Quantico Recap: The Voice Gets a Face

Priyanka Chopra as Alex. Photo: Philippe Bosse/ABC
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Quantico often concerns itself with rules and exceptions. It's a theme that's explicitly stressed at the end of most episodes, when either Miranda or O'Connor delivers their closing lecture to the NATs about how the week's exercise was actually about something else, and why they must learn to cope with that twist. The show implicitly stresses the same theme through Alex Parrish, who is a walking, talking exception to every rule in the show's universe, almost to a frustrating degree. And it certainly stresses it the way most prime-time soaps do, by delivering a high-concept premise that's altered to suit its needs for secrets and hookups and lies and confessions.

If there is one rule Quantico will forever abide, it's that there are exceptions to every rule.

"Right" is probably the closest Quantico has come from turning its storytelling philosophy into a lesson for its NATs, although it doesn't begin that way. At first, this week's lesson is a solid end-of-semester exercise: What do you do after a terrorist attack? Or, more generally: What's your job when the chips are down and you've already failed?

"Right" doesn't really answer this question, but it's still a pretty good episode. It falls prey to that Quantico thing where the exercise is merely an excuse to dive into whatever drama its characters are facing at the moment. This week, that means resolving Shelby's parent problems, and finally tying up the nearly forgotten thread about Alex's father.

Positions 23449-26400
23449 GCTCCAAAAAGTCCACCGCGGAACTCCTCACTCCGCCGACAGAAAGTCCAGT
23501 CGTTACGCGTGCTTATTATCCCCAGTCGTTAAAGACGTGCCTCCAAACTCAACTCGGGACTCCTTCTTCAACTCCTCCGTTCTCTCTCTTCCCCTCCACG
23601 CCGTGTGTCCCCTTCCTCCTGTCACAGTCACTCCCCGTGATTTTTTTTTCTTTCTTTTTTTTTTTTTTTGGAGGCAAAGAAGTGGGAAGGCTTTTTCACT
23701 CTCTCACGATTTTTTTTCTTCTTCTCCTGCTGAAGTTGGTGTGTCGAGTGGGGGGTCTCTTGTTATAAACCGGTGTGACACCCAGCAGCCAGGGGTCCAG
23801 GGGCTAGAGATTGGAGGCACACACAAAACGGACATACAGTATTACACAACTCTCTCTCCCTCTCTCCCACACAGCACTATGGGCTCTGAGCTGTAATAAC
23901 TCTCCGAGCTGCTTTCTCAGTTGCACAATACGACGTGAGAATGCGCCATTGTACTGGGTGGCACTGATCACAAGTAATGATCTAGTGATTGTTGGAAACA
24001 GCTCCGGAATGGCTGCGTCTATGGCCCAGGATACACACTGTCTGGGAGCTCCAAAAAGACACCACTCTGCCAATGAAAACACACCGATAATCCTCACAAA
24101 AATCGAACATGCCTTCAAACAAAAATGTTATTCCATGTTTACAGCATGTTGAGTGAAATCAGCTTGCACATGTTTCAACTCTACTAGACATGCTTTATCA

The NATs are given free reign to examine evidence from past terrorist attacks, from 9/11 to the Boston Marathon bombing, while agents who worked each are available for consultation. But again: Alex and Shelby are the only ones who matter in this plotline. To that end, they both find ways to swap cases, since they're not allowed to work on cases to which they're personally connected. Alex gives Shelby her files on 9/11, and, in return, Shelby hands off evidence from the Omaha bombing that involved Alex's father.

Of course, their motives are very different: Alex just wants to read the logs her father had to file as an undercover agent in a violent militia group. Shelby, however, wants to forge an immunity agreement that draws her parents out of hiding, and, ultimately, get them arrested. Since that's the definition of entrapment, Alex ropes in Ryan and Liam, and together they try to talk Shelby down from her plan. Shelby doesn't back down, which ultimately leads Caleb to save her from tanking her career. He intercepts Mrs. Wyatt — who wants to meet with her daughter and is actually remorseful about shaking down her daughter for money — and warns her away from meeting with Shelby.

Unfortunately for Caleb, this ultimately serves to bring Shelby into closer contact with his father, as this crazy scheme was apparently part of his off-the-books plan to help bring her parents in. She'll just have to hunker down and continue the job from his office after graduation.

Alex breaks the rules to a lesser extent, but she gets just about as much closure. While going through her father's logs, she finds one missing — and when she questions the agent who worked Omaha, she only finds out that undercover agents sometimes have to cross a line, and so he burned the logbook.

After hitting that dead end, Ryan is the one who gives her the full picture. He and Alex's father had to move things along with the militia and give them what they needed for their ultimate attack: blueprints for the federal building they would eventually bomb. Alex's father couldn't live with that, and that's what drove him to suicide. (Also, Ryan cannot live with O'Connor's history of screwing up operations, and he decides he won't be joining him in D.C.)